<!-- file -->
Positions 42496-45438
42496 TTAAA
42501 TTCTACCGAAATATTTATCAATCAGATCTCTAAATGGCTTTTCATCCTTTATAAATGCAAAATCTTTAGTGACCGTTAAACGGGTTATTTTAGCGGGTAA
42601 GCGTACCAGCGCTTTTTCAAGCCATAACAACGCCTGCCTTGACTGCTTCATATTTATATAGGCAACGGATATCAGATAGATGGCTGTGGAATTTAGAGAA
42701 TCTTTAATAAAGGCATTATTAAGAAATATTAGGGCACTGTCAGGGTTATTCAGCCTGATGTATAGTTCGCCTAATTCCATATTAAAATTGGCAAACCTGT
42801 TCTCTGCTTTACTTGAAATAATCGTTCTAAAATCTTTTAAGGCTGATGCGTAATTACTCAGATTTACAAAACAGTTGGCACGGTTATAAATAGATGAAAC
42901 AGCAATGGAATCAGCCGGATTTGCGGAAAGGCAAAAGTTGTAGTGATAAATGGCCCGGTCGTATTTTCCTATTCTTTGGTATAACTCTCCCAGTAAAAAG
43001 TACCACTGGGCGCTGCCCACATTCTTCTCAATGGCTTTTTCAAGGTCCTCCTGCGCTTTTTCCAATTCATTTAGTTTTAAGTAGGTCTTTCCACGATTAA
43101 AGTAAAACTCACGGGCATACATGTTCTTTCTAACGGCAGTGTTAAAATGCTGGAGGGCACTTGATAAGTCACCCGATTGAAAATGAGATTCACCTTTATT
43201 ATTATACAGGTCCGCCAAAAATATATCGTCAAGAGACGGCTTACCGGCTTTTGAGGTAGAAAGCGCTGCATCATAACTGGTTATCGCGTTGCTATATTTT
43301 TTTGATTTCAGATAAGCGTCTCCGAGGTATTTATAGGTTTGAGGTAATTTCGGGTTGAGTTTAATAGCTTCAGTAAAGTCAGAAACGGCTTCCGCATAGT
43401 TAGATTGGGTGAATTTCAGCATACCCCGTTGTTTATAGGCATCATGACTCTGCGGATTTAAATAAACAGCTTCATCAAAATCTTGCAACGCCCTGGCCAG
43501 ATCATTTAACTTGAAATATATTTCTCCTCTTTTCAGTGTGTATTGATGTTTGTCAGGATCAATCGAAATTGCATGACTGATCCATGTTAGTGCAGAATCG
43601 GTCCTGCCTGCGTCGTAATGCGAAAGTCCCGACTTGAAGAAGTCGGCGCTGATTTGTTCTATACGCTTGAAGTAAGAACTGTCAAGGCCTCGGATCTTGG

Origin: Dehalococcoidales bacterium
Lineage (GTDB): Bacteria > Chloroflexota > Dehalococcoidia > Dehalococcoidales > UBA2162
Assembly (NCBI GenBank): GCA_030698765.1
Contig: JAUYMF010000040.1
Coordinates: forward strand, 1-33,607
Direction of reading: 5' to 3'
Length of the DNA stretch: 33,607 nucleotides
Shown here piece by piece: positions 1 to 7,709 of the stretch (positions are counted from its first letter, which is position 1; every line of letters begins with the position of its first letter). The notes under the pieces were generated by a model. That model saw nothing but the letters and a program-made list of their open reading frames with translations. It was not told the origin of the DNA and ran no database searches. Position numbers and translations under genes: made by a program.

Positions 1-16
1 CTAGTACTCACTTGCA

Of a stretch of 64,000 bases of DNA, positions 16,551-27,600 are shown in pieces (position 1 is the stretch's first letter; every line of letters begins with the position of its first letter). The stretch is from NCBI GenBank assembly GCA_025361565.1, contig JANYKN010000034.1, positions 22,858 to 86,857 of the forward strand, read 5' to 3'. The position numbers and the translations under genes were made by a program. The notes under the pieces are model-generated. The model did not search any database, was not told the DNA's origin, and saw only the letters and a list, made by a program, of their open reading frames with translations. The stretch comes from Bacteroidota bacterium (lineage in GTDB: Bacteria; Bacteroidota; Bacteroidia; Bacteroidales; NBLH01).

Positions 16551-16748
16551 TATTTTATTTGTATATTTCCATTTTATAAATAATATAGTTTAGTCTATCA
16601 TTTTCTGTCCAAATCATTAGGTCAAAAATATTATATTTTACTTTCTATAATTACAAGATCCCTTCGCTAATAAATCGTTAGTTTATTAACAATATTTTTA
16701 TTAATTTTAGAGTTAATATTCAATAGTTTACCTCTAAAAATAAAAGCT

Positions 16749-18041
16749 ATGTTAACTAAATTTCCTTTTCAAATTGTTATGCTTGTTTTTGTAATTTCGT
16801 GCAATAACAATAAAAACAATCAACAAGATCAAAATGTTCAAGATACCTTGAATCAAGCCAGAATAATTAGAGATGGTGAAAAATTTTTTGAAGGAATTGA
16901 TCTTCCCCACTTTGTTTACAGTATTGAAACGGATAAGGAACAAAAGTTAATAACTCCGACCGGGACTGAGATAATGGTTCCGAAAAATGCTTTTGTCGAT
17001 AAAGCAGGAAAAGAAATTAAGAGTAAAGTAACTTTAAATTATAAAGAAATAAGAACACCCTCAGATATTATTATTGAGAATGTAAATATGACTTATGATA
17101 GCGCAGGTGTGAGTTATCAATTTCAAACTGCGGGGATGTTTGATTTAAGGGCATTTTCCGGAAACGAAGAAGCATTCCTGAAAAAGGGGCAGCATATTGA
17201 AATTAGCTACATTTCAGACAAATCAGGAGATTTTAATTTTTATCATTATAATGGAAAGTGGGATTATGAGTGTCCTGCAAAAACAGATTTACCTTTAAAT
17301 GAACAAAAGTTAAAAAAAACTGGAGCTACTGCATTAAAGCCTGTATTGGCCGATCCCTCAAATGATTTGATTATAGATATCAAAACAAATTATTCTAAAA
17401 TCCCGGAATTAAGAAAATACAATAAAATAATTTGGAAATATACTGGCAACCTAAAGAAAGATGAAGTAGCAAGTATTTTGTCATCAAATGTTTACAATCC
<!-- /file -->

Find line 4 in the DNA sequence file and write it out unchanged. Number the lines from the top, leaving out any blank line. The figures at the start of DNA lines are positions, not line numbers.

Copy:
42601 GCGTACCAGCGCTTTTTCAAGCCATAACAACGCCTGCCTTGACTGCTTCATATTTATATAGGCAACGGATATCAGATAGATGGCTGTGGAATTTAGAGAA